Figure 3. Days from initial consultation until full were prescribed appropriate antibiotics was clinically suspected compared with an
recovery, by prescription/non-prescription of at the initial consultation, improved antibiotic prescribed serendipitously.
antibiotics. significantly sooner than those who were Serendipitous treatment of UTI in young
children is relatively common, and the
infecting organism is often resistant to such
Appropriate antibiotic? serendipitous treatment. Children with UTI,
1.0
No who were prescribed appropriate antibiotics
Yes at the initial consultation experienced
Cumulative proportion of children without returning to

No — data censored as symptom improvement sooner than those


their normal activities for two consecutive days

recovery did not occur who were neither prescribed appropriate


0.8
within 14 days
antibiotics, nor anything at all, at the initial
Yes — data censored
consultation (P = 0.006).
as recovery did not
occur within 14 days
0.6 Strengths and limitations
This is the largest prospective observational
study of UTI in children who are acutely
unwell presenting to primary care. Large
0.4
numbers were recruited and each of the
6079 urine samples was analysed in one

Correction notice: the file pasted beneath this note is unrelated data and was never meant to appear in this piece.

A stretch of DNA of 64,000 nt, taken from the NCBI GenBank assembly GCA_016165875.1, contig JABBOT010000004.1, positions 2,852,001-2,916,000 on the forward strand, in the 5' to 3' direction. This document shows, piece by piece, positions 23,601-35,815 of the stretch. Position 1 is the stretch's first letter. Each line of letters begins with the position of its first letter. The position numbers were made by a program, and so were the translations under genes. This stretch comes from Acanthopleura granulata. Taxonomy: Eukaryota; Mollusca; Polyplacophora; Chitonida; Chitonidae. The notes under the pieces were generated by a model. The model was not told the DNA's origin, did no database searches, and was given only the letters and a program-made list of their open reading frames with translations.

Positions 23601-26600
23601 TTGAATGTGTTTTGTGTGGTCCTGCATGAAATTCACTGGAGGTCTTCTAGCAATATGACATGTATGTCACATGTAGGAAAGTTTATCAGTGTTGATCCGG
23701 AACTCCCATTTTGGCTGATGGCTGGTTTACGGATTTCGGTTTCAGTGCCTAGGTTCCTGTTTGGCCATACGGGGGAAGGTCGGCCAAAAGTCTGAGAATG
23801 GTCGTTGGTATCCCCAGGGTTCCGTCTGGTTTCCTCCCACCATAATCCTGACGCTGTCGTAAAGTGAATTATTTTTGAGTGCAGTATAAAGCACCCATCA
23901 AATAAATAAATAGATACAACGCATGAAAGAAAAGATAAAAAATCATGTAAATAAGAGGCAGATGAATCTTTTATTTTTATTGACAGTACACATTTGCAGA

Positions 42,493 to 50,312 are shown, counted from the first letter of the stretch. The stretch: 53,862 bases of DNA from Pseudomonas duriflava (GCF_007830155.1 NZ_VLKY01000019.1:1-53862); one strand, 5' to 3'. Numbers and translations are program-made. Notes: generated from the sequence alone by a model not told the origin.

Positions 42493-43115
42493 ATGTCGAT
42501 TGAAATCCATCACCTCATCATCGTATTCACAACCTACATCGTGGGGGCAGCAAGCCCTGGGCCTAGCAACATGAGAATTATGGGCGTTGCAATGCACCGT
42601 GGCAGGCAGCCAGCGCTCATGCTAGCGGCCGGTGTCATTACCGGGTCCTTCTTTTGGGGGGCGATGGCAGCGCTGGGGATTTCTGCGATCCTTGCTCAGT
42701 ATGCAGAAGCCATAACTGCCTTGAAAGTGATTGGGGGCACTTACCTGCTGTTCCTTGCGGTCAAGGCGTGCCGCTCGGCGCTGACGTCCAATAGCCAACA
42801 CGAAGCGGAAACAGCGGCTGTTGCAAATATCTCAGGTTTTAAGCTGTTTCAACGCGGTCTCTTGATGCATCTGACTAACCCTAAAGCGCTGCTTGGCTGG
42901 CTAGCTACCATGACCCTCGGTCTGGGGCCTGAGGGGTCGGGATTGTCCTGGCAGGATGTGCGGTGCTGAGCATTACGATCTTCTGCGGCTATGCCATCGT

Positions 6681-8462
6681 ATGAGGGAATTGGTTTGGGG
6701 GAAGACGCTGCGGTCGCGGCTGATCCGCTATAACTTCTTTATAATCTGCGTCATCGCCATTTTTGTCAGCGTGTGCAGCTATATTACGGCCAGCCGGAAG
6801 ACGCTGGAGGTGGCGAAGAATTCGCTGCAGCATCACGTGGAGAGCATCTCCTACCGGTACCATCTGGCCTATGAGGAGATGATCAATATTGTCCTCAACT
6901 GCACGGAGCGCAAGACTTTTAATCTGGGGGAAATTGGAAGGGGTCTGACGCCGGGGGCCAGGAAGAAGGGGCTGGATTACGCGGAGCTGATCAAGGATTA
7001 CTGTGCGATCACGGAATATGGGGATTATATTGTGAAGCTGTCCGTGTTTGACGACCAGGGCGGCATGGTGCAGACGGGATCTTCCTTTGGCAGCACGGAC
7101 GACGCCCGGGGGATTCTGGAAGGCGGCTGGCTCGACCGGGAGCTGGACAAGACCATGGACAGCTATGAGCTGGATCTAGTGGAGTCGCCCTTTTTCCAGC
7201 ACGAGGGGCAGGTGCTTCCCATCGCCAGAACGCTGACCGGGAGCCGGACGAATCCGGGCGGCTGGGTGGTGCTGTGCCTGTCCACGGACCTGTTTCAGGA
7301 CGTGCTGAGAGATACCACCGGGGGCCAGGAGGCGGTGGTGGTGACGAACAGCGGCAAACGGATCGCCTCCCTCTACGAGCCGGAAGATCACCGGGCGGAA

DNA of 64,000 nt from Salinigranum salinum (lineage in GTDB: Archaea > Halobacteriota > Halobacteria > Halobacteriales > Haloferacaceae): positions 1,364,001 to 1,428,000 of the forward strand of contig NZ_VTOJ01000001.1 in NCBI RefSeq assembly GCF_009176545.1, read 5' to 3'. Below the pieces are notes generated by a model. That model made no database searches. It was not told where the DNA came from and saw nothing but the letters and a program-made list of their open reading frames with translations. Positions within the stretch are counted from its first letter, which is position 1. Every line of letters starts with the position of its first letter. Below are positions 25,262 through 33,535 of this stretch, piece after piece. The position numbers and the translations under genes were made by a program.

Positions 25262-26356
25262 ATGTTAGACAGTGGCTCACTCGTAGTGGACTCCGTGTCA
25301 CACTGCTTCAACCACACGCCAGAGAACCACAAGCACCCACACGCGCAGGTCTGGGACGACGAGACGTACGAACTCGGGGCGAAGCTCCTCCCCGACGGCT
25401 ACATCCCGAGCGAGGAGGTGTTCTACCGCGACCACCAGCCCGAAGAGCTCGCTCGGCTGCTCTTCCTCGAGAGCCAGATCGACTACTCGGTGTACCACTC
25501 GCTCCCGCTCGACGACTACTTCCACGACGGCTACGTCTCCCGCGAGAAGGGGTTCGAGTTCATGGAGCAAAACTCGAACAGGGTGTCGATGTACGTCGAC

of 65 NHS laboratories. Laboratory culture
0.2 results will include an unknown proportion
of false positive and false negatives; as such,
not all children who tested positive for a
UTI on culture will be disadvantaged by not
0.0 receiving initial antibiotic treatment.
Days For these analyses, the researchers’
0 2 4 6 8 10 12 14
definition of UTI was based on culture results

e221 British Journal of General Practice, April 2015


only. However, to avoid including children prescribed antibiotic. Organisms cultured in
with asymptomatic bacteriuria, children urine are not generally tested for sensitivity
were only eligible if they were constitutionally to antibiotics that are not commonly used
unwell or had urinary symptoms.4 for treating UTI.
Urine samples were often difficult to obtain
and the nappy-pad method was commonly Comparison with existing literature
used in younger children; this could have This study found that only 31.7% of
led to greater levels of contamination.3 all those with UTI were suspected to
Methods such as suprapubic aspiration or have UTI on clinical grounds by GPs at
catheterisation were not used, as these are the initial consultation. This is a higher
not feasible for large numbers of children in clinical suspicion than a previous study of
primary care.4 systematically sampled urine in children
Urine samples were transported to the who were acutely unwell in primary care; in
NHS laboratory using routine procedures that study, it was found that GPs suspected
for collecting samples from primary care UTI in 20% of those subsequently found to